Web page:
Peterson says to think of spitting up as the baby's natural overflow valve. "If or when a baby may consume more than the tummy can handle, the baby will spit up undigested milk and mom will know."


This is generally a laundry issue, not a medical issue. However, if your baby is constantly spitting up or displaying signs of discomfort, you may want to consult your pediatrician or a lactation consultant.

Shot of a young woman breastfeeding her adorable baby girl on the sofa at home PeopleImages/ Getty Images

Will breastfed babies stop eating when full?

While most babies will stop eating when full, there are still a few things to look out for. Silver tells me it can take time for babies to learn how to self-regulate. Some instances are the exception to the rule. "Sometimes babies suck because they're uncomfortable, and end up taking in more milk then they need," says McCue.

So, if you have a generous milk supply or are an overproducer, your baby may end up overeating if they are sucking the nipple to self-soothe. This can happen if they are distressed or sick.

How long should baby breastfeed per session?

There isn't a specific length of time that you should feed your baby according to McCue. "If it's a special occasion, as an adult you might sit at the table for hours. If you're not feeling well, you might just snack or drink." It's the same for babies and depends on several factors like how much milk mom has, if baby needs one breast or two, the age of the baby, their weight, and the time of day.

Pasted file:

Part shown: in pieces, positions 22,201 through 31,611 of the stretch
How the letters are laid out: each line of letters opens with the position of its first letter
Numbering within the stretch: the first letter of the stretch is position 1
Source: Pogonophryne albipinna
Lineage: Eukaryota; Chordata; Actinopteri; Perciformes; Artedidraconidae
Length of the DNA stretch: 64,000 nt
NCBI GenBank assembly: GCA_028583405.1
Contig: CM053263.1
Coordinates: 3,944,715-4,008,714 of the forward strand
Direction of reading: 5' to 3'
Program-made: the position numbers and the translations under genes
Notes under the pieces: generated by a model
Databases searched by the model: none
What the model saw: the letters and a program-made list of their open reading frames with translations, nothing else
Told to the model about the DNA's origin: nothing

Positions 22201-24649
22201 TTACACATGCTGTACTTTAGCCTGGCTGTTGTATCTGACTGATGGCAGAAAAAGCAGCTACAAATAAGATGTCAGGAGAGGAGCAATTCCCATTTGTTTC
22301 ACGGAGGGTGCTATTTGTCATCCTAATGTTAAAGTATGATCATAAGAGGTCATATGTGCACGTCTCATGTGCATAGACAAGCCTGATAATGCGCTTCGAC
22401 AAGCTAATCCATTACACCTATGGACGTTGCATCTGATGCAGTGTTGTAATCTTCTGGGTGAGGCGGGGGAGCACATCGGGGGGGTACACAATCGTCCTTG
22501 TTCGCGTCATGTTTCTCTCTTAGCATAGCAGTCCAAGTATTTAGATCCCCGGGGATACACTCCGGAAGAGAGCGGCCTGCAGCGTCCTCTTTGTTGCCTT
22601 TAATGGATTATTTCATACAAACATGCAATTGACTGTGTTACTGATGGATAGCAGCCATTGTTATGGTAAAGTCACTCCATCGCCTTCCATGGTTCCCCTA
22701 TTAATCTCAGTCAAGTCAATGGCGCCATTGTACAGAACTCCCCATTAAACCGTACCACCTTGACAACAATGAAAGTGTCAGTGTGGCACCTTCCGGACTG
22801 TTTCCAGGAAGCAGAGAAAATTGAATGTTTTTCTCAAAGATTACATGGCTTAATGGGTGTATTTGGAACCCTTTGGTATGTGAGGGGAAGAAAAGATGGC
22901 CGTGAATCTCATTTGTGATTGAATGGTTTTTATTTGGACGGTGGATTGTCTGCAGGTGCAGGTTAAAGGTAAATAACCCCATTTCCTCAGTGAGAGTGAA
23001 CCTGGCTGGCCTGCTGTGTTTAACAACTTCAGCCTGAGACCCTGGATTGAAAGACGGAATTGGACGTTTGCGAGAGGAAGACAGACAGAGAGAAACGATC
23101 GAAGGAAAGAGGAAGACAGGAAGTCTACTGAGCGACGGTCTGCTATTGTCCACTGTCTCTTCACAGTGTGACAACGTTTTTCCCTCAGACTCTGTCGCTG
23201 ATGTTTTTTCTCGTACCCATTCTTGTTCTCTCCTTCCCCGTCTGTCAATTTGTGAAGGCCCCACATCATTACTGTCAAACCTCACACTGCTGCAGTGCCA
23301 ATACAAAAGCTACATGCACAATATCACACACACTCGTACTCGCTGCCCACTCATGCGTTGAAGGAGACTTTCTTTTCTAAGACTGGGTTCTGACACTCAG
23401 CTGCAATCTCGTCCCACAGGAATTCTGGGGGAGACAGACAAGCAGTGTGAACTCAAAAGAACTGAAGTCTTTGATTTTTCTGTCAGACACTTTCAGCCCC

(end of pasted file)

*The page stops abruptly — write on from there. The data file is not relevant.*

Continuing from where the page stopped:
Anywhere between five minutes and an hour falls can be considered normal. McCue also suggests that moms keep in mind that not every feeding will be exactly like the one before it. Babies may end up breastfeeding more if they are having a growth spurt or less if they ate a little while ago or have started eating solid foods.

Woman breastfeeding baby Orbon Alija/ Getty Images


What are some signs that a breasted baby is full?


Peterson says that most breastfed babies stop eating when they feel full. "Keep in mind that many babies will take a short rest mid-feed and request to eat again. This is normal."

So, even if you think baby is done breastfeeding, it's best to wait a few minutes, then put baby on the boob again to make sure they aren't still hungry.

Should you only allow your baby to eat at certain times?

McCue says hunger cues are there for a reason and the feeling of hunger is not pleasant. "Think about how your baby feels next time you're hungry and ask yourself why you'd want them to feel that way. Babies go through growth spurts and will go days and sometimes weeks being insatiable."

What are some signs your baby is done feeding?

According to Silver, if they're not swallowing, they're done eating. "Are they satisfied and able to be soothed to sleep after a feeding? Are they making wet diapers and having yellow seedy stools?

Are they gaining weight every time you see your pediatrician? These things help build confidence that the system is working."